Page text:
Tom Brown: The last straw Brown grasps will be in Fife, not Manchester
THE unexpected theme song for this year's Labour conference is 'Stand By Your Man'. Watch for those, including Cabinet ministers, who sing through gritted teeth those immortal words of Tammy Wynette: "You'll forgive him, even though he's hard to understand."
For weeks, Westminster watchers, tea-leaf readers, pollsters and pundits have been predicting that Manchester would be the final scene in the Shakespearean tragedy of Gordon Brown. The plotters would have summoned up enough nerve and the daggers would go in back, front and sideways, leaving the corpse of the Brown premiership.
The plot has been bungled, the conspirators remain (at least, in public) a disaffected and dithering few and the Prime Minister will leave the conference with his skin intact, apart from a few pin-pricks. The soothsayers were wrong all along and there will be no major move against the leader – yet.
They said Brown would have to make the speech of his life to survive. Word from within the Brown bunker is that it will be "the most powerful and stirring he has ever made". Yet, whether it proves to be magnificent or merely adequate, Manchester was never going to be the finally decisive occasion it was built up to be. The battle for Brown's survival will be fought on his home ground in Fife.
Defeat in the Glenrothes by-election would really mean the end. Ministers would troop into Number 10, as Maggie Thatcher's Cabinet did, to tell him if he could not win a by-election in his own backyard, he has no hope of winning the next general election. Brown might try to shrug it off as another mid-term hiccup but resignations would follow.
Those Cabinet colleagues talk in code. Though they appeared to back Brown last week, it was hardly whole-hearted. You do not need the Enigma machine to decipher the real meaning of James Purnell: "MPs are entitled to do anything they want to." Or John Hutton: "My colleagues are right to say that the Government needs to do better."
The enormity of the economic crisis has put Labour's petty-minded internal feuding into perspective. The 'Blair-faced assassins' have backed off and the discontent at ministerial and MP levels has dampened. Voters regard as shallow and selfish politicians who indulge in spiteful squabbles while families and the most vulnerable become increasingly desperate about day-to-day living.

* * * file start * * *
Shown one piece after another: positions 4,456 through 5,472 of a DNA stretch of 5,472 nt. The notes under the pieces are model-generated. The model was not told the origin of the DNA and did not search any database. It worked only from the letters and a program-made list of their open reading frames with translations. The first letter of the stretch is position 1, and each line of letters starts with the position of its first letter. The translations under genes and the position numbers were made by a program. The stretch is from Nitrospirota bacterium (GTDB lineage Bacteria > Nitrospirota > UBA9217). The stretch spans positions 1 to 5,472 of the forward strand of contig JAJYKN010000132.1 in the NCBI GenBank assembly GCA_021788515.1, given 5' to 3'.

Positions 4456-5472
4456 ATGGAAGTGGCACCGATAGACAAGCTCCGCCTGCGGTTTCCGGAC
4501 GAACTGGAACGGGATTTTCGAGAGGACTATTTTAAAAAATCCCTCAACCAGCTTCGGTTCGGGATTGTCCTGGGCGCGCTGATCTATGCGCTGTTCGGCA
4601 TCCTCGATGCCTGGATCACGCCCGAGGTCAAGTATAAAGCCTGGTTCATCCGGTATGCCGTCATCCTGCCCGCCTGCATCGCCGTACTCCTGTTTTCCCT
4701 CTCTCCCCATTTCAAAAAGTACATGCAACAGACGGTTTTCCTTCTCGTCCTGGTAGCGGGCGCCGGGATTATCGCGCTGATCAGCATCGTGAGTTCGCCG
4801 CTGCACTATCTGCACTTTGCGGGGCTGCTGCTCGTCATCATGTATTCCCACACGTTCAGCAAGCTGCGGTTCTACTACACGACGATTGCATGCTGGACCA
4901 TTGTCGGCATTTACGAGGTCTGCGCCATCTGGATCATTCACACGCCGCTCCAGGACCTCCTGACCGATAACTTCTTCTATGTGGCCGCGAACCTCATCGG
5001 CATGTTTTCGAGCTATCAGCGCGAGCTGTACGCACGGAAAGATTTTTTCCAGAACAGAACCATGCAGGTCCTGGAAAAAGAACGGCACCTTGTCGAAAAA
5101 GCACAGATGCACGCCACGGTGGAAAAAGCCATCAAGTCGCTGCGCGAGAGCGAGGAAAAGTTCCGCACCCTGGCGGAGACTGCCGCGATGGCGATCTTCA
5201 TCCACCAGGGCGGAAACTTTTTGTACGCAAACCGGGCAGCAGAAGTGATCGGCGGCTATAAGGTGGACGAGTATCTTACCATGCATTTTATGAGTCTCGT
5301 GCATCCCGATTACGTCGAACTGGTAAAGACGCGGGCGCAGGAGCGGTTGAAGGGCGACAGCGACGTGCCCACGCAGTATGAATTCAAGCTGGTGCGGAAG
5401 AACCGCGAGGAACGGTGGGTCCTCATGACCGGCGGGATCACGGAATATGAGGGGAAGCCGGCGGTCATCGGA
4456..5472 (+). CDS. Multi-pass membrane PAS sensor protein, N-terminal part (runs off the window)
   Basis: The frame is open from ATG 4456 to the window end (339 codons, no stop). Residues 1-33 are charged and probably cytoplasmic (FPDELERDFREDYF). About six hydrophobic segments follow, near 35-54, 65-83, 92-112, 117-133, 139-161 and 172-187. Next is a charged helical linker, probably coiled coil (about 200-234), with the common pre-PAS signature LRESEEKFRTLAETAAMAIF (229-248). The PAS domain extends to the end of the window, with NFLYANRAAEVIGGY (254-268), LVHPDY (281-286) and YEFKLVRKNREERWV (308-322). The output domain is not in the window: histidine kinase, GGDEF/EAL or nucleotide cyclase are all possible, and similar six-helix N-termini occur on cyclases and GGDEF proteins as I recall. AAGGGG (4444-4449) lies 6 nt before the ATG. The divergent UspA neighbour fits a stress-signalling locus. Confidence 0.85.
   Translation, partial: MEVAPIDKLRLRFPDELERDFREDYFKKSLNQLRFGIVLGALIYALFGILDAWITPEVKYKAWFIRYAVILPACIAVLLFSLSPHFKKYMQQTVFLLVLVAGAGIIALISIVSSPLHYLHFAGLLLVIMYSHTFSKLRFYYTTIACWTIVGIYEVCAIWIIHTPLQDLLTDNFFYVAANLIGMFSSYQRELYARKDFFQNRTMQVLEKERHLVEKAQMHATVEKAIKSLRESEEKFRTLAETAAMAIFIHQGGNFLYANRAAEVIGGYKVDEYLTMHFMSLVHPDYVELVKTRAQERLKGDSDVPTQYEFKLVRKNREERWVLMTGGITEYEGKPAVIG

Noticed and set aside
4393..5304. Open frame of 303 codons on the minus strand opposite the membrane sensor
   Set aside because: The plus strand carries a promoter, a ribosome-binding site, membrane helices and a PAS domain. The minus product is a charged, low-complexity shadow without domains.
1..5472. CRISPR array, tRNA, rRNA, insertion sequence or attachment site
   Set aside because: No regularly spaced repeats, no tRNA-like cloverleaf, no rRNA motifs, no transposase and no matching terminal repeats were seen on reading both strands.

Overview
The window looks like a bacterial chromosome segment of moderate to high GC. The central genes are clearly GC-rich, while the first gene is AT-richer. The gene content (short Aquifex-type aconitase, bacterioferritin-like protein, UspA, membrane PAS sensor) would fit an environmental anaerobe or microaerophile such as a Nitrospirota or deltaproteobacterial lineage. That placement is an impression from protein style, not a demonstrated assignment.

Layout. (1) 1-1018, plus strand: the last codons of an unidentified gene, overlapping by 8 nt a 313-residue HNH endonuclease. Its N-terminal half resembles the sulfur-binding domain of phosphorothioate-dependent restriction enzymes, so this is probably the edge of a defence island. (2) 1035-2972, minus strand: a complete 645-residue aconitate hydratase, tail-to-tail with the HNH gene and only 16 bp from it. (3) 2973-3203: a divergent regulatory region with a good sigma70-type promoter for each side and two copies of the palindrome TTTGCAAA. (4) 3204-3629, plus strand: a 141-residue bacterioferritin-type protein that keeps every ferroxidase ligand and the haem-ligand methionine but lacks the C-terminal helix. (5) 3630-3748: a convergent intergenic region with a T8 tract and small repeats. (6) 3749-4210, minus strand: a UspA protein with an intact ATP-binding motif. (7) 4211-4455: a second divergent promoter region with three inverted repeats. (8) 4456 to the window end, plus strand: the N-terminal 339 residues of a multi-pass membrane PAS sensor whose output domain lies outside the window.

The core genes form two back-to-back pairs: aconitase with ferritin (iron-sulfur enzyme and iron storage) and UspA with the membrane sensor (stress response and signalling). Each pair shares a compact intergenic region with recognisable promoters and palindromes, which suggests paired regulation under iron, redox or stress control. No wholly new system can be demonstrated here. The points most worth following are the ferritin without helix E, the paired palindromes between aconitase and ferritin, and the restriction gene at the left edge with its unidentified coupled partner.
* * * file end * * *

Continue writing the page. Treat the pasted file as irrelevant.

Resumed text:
Above all, the 'Anybody But Brown' brigade fail to realise the real truth: Gordon Brown's future is Labour's future. A full-scale leadership contest would become even bitchier and bloodier than the skirmishing we have already seen. The nation would not accept a new leader becoming PM without a general election, which would mean certain disaster with the latest poll showing the Tories on 52%, 28 points ahead of Labour.
The sensible strategy is for Labour to keep Brown and spend the next 18 months exposing David Cameron's appeal as the emperor's new clothes, disguising the fact that the Tories are policy-naked. Brown's former strategy adviser Spencer Livermore, who left Downing Street this year, says that instead of presenting it as a straight choice between the two parties, "we must make the next election a referendum on Cameron's Conservative party".
Cameron and Co must already be quaking with fear at the new campaigning organisation, Go Fourth – Campaign for a Labour Fourth Term. It has been formed, whether Brown likes it or not, by the Fearsome Four – John Prescott, Alastair Campbell, Dick Caborn (you may well ask "who?") and Glenys Kinnock – and its main aims are to "proudly defend the record of the Labour Government since 1997".
Brown may be in need of all the help he can get, but if that lot are his best hope, he is in worse trouble than we thought. And, while these starry-eyed idealists search for the mythical fourth term, there is a more immediate problem in Glenrothes.
Labour's 10,664 majority has already been written off; the 14.5% swing the SNP need is easily achievable after the 22% of Glasgow East; Labour's own canvassing predicts an SNP majority as high as 5,000; and the bookies make the Nats 9-2 on favourites with Labour 3-1 also-rans.
However, Labour's chances have been boosted by the selection of a charismatic candidate in Lindsay Roy, a high-achieving headmaster with a wealth of goodwill in the community. Focus groups carried out by Labour pollsters in the last few days have thrown up deep discontent with the SNP-led administration in Fife (their candidate is the council leader Peter Grant) who have imposed severe cuts in education and social services. In Roy's own school, Kirkcaldy High, the cuts amounted to 101,000 and across Fife school auxiliaries, toilet attendants and attendance officers have been reduced. One result has been an increase in daytime vandalism as truants are left to their own devices.
Labour will attempt to turn the by-election from a referendum on Brown into a referendum on the SNP's broken promises and record in power, locally and at Holyrood. The same focus groups have shown sympathy for Brown, not just as a local lad but as a PM whom many Fifers believe is unfairly carrying the can for events beyond any leader's control.
Why should Glenrothes be any different from the succession of by-election disasters which have dogged Brown? Because it is Fife and, as we Fifers know, the folk there are thrawn and determinedly out-of-step. Not much on which to hang the fate of a Prime Minister and the future of a political party, but these days any straw will do.
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